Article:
A year or so ago my wife went on Weight Watchers.  She lost a lot of weight.  I experienced second hand weight loss.  It is sort of like second hand smoke.  If someone around you all the time is doing it, it is bound to impact your health.  However, I found that Weight Watchers may be strong enough for a man, but it is made for a woman.  I have noticed through the years that things that appeal to women operate on a completely different system of mathematics.  As prime examples I bring you Mary Kay, Weight Watchers, and couponing.  There is not a calculator on the planet engineered to figure out the math in these communities.  Oh wait, I retract my statement and offer this correction – Weight Watchers offers its own calculator.  I stand corrected.  To demonstrate this mathematic absurdity I offer you the strawberry in the Weight Watcher world.  A strawberry is 0 points.  But if you eat enough of them you start scoring, it adds up – 1, 2, 3, 10 . . .  In my world 0 + 0 – 0 x 0 / 0 is ZERO!  If you can score with a strawberry then let’s do it like basketball – you shoot, you score – give the fruit some initial value.  Weight Watchers needs a man.
So to my reverends out there who live in the standard math planet, I offer the app MealSnap.  MealSnap takes a picture of your meal and calculates the calories for you.  Pictures are worth a thousand words, in this case you may find out it may be worth about 1500 calories.  It is very cool.  I have found it for the most part to be incredibly accurate.  It won’t offer you a dead set number, but rather a range based upon what’s on your plate.  I eat out quite a bit so it’s a handy way to help me realize how much I am eating in a given meal.  If there is any question, I MealSnap it, it logs the meal on the date, and I can always go back for future reference.  When I bought it, MealSnap was a $2.99 app – its well worth it Rev. if for nothing else than the fact that it is something fun to play with at the table.  Just another way to get fat and impress your friends – or if the caloric calculation convicts you – share a roll or two with a buddy. 
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Clean Sheet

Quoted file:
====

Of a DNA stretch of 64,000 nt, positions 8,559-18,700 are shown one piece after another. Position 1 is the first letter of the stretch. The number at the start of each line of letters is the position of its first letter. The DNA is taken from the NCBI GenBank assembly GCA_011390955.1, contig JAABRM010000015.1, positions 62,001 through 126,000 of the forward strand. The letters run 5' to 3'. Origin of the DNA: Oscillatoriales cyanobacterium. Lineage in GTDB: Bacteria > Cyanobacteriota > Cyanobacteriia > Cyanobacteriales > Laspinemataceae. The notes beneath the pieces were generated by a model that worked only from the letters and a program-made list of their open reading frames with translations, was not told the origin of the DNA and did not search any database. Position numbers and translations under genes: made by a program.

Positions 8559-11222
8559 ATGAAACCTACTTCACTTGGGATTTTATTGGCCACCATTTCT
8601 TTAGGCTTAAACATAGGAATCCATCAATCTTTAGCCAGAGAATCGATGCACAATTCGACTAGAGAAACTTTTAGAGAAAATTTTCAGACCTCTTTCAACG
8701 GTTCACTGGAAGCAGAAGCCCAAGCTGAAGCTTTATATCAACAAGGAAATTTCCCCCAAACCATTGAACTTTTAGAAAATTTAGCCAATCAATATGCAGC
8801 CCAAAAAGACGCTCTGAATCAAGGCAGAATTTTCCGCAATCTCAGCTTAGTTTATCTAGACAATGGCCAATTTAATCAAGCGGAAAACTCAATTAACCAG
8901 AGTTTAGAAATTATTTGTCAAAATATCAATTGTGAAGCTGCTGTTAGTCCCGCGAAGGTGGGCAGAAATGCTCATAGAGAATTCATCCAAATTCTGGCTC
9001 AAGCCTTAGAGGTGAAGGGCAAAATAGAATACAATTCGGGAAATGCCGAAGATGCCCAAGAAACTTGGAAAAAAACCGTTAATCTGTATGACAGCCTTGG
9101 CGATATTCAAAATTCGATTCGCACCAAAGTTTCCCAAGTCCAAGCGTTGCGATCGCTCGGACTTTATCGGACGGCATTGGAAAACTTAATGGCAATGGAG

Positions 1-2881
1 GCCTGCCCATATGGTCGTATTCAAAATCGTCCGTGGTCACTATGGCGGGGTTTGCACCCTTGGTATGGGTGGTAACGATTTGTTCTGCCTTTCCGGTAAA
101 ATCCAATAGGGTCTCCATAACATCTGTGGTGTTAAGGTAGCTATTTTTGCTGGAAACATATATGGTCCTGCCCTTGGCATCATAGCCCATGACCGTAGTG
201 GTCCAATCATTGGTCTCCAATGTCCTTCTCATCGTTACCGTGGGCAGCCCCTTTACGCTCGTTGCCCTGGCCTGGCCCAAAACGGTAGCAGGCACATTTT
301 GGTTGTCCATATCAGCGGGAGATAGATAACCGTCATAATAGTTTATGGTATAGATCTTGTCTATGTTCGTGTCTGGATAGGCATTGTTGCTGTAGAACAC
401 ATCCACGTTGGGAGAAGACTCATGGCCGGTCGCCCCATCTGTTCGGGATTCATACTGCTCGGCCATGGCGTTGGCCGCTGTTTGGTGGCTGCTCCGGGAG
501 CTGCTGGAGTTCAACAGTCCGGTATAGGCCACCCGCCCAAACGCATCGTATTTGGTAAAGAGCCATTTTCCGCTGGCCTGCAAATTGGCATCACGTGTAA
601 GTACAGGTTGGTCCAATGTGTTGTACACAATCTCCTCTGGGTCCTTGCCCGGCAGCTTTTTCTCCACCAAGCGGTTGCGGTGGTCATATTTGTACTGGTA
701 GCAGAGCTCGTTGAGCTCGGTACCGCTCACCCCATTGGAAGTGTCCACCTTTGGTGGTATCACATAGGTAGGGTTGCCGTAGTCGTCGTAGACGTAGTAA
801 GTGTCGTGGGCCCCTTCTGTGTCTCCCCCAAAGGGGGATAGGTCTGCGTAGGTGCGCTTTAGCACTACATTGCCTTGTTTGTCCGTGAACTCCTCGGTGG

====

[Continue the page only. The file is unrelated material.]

photo by sharon k.a. winiger
The Book of Acts tracks the spread of the gospel from Jerusalem into Judea, Samaria and on to the end of the earth (Acts 1:8).  There is a lot that can get in the way between here and there; language barriers, religious issues, prejudice, persecution, safety, fear.  As each chapter of the story unfolds God works to break down those barriers.  In Acts 2 the language barrier falls.  In Acts 5 God deals with deception.  In Acts 9 God converts Saul, the persecutor to the persecuted.  In Acts 10 the barrier is a personal one.  It is a prejudice in Peter fostered by years of religious distortion.  Here is a man who is called to take the gospel to the ends of the earth but who, at the time, would find it repulsive to eat dinner with a Gentile.  It would be impossible to take the gospel global if the church failed to get it as far as the table.  God gives Peter a vision of a sheet.  Inside the sheet is Peter’s prejudice.  The end result for Peter is a clean sheet; a better understanding of the gospel and a new way of relating to the people who desperately need to hear it.
We all need a clean sheet.  In each of us are barriers that must be overcome if we are to enjoy the full expression of the life giving power of the gospel in our lives and in our relationships.  For some people it is the vice grip of sin, something of which we refuse to repent.  For others it is the bitterness of a failed relationship.  The barrier may be in the home, a strained marriage, a difficult child, a large amount of debt that causes a great deal of tension.  It may be a bad church experience.  Or, like Peter it may be prejudice.  Maybe you are considering a move, adopting a child, a career change, or pursing a calling, yet you are full of fear.  Your mind races with reasons why you can’t, why you shouldn’t, why it would never work.  Whatever it is, the purpose of God is for you to have life in Jesus Christ; but for now there is a hindrance, a barrier that seems to choke the life . . . out of life.  We all need a clean sheet.
On Sunday we will be talking about clean sheets from Acts 10.  For both services (9:30 and 11 a.m.) I am asking the congregation to bring objects that are representative of issues that may be barriers of the gospel in your life.  For some, considering these things may lead to salvation.  For others, this may be a Peter type moment, an ongoing moment of change, an adjustment of life so that the gospel can continue to grow in and through you.  I am also proving a link to a webpage on which you can post a message via text message.  Anonymously share with everyone what needs to be in your clean sheet.  Over the weekend we will be posting your messages to the page and they will serve as a growing testimony of how we are seeking God’s power in giving us a clean sheet.